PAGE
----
Systemic to pulmonary artery shunts

Provided by "Pediatric Heart Surgery — a reference for professionals"

Indications and pathophysiology 

Systemic to Pulmonary Artery Shunts illustration

The systemic to pulmonary artery shunt procedure is used in some patients with cyanotic congenital heart disease. A connection is created between a systemic artery and the pulmonary artery or one of its main branches. The connection can be direct, or more commonly, a synthetic tubular graft may be used. This results in shunting of blood from the systemic artery to the pulmonary artery. This is a palliative procedure designed to increase systemic arterial oxygen saturation by increasing blood flow to the pulmonary artery. Indications for systemic to pulmonary artery shunting include any patient with a congenital heart defect in whom pulmonary artery blood supply is inadequate and in whom complete definitive repair is otherwise contraindicated. Individuals commonly submitted for this procedure include patients with tricuspid atresia, small infants with tetralogy of Fallot who experience severe hyper- cyanotic spells, and patients with pulmonary atresia. Increasing pulmonary artery blood flow serves to increase arterial oxygen saturation, and in addition, may promote growth of the pulmonary vascular tree.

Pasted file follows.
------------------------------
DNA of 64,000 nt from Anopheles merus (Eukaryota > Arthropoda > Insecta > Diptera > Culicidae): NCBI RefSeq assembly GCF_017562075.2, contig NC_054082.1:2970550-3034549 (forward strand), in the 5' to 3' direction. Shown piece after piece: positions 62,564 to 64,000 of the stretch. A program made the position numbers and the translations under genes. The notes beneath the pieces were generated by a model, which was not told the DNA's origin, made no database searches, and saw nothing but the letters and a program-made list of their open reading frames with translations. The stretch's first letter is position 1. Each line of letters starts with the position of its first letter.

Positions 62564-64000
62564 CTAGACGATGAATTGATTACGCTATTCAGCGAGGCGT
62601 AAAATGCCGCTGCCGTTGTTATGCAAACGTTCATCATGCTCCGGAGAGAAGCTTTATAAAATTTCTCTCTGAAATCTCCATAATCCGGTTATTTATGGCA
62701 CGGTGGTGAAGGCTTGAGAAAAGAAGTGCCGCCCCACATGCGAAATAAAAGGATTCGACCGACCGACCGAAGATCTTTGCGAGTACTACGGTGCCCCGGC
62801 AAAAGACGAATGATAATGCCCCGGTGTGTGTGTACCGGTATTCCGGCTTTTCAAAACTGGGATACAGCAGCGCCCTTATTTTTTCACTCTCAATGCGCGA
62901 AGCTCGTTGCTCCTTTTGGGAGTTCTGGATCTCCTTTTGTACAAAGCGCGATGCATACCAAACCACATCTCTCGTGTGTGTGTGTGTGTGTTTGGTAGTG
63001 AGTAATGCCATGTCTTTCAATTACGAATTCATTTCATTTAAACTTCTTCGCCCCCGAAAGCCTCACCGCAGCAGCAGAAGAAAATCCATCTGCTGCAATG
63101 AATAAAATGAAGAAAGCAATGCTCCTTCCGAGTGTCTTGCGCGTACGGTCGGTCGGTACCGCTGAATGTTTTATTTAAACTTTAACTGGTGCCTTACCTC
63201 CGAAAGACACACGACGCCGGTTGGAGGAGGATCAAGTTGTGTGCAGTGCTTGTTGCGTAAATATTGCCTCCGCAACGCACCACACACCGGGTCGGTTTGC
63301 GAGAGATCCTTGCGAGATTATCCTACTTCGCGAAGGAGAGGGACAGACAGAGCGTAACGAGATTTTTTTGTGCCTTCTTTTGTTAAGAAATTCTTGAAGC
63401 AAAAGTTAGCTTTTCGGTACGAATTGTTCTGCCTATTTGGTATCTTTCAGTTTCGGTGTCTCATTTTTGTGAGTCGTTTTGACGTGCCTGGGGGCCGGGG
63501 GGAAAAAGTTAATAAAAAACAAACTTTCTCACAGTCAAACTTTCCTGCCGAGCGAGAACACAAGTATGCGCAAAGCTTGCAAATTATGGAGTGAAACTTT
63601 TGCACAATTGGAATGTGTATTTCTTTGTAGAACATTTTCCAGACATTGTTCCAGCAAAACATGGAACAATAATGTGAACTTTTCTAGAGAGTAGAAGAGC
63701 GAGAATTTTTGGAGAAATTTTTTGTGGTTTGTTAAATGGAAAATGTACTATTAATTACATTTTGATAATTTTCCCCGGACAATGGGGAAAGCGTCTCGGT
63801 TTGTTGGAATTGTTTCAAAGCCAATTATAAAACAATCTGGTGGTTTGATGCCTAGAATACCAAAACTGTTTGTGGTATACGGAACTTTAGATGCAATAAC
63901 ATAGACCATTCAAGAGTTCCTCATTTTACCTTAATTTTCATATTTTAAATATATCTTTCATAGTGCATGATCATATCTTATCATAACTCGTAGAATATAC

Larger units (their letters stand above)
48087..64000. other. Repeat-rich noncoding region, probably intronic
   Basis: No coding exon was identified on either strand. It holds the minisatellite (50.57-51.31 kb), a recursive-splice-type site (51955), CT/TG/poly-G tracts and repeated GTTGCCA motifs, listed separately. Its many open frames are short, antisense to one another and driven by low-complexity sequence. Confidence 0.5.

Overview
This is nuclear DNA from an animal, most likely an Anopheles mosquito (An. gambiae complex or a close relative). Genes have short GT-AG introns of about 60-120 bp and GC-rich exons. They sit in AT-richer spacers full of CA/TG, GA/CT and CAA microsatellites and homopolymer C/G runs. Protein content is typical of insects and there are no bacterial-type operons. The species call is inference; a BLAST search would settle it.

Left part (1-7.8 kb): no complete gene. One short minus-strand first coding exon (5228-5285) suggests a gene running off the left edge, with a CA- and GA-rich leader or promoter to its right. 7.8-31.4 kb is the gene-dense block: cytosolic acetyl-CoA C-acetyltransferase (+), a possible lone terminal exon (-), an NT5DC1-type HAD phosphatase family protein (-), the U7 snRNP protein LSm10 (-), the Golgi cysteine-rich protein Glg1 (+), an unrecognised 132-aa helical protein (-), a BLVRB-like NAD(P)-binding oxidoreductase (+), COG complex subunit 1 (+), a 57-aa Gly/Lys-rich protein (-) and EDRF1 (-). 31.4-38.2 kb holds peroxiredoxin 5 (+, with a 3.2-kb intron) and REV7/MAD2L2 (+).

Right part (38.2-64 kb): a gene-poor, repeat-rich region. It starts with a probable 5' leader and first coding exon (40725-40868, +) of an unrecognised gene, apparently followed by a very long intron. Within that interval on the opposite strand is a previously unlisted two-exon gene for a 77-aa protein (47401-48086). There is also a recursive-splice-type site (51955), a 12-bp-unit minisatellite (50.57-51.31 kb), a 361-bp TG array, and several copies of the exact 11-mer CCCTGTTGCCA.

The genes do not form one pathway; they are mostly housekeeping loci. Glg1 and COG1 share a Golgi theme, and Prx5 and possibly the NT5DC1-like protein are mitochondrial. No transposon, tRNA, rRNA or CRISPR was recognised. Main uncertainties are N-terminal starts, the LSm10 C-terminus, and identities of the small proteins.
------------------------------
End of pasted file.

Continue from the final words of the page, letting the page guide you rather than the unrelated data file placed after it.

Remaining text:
Surgical technique

The systemic-to-pulmonary artery shunt procedure is usually performed via median sternotomy or thoracotomy without the use of cardiopulmonary bypass. The modified Blalock-Taussig shunt is performed using a synthetic tube graft. One end is anastomosed to the subclavian or innominate artery and the other end to the right or left pulmonary artery. The central shunt procedure is performed using a synthetic tube graft between the aorta and the main pulmonary artery. Optimal shunt size depends upon patient size, pulmonary artery resistance, and individual anatomy.

Postoperative considerations

The postoperative course following systemic to pulmonary artery shunting is usually benign. When the procedure is performed as part of a more major operation, such as the Norwood procedure, the post- operative considerations discussed in that section would apply. Complications following the systemic to pulmonary artery shunt procedure are rare. Phrenic nerve, vagus nerve, and/or sympathetic nerve injury is rarely observed and usually resolves spontaneously. Length of hospital stay required following surgery averages 4 to 7 days